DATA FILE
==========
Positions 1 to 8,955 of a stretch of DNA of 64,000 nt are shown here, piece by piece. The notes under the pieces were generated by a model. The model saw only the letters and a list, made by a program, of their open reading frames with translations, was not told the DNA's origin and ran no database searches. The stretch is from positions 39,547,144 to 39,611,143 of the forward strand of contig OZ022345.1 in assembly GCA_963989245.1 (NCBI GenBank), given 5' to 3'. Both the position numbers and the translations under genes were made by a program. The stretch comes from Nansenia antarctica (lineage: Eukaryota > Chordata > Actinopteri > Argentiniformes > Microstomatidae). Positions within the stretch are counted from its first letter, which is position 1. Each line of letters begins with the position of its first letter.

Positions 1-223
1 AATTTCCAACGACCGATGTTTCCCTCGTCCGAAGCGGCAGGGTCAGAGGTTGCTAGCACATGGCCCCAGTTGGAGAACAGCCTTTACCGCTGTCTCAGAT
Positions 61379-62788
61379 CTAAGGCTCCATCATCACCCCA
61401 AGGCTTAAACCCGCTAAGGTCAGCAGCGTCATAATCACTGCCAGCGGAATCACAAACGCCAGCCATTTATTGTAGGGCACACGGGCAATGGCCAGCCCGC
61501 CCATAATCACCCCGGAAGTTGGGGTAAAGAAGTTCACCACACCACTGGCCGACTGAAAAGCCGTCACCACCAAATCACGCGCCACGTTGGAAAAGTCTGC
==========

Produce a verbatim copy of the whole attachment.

Positions 1 to 8,955 of a stretch of DNA of 64,000 nt are shown here, piece by piece. The notes under the pieces were generated by a model. The model saw only the letters and a list, made by a program, of their open reading frames with translations, was not told the DNA's origin and ran no database searches. The stretch is from positions 39,547,144 to 39,611,143 of the forward strand of contig OZ022345.1 in assembly GCA_963989245.1 (NCBI GenBank), given 5' to 3'. Both the position numbers and the translations under genes were made by a program. The stretch comes from Nansenia antarctica (lineage: Eukaryota > Chordata > Actinopteri > Argentiniformes > Microstomatidae). Positions within the stretch are counted from its first letter, which is position 1. Each line of letters begins with the position of its first letter.

Positions 1-223
1 AATTTCCAACGACCGATGTTTCCCTCGTCCGAAGCGGCAGGGTCAGAGGTTGCTAGCACATGGCCCCAGTTGGAGAACAGCCTTTACCGCTGTCTCAGAT
Positions 61379-62788
61379 CTAAGGCTCCATCATCACCCCA
61401 AGGCTTAAACCCGCTAAGGTCAGCAGCGTCATAATCACTGCCAGCGGAATCACAAACGCCAGCCATTTATTGTAGGGCACACGGGCAATGGCCAGCCCGC
61501 CCATAATCACCCCGGAAGTTGGGGTAAAGAAGTTCACCACACCACTGGCCGACTGAAAAGCCGTCACCACCAAATCACGCGCCACGTTGGAAAAGTCTGC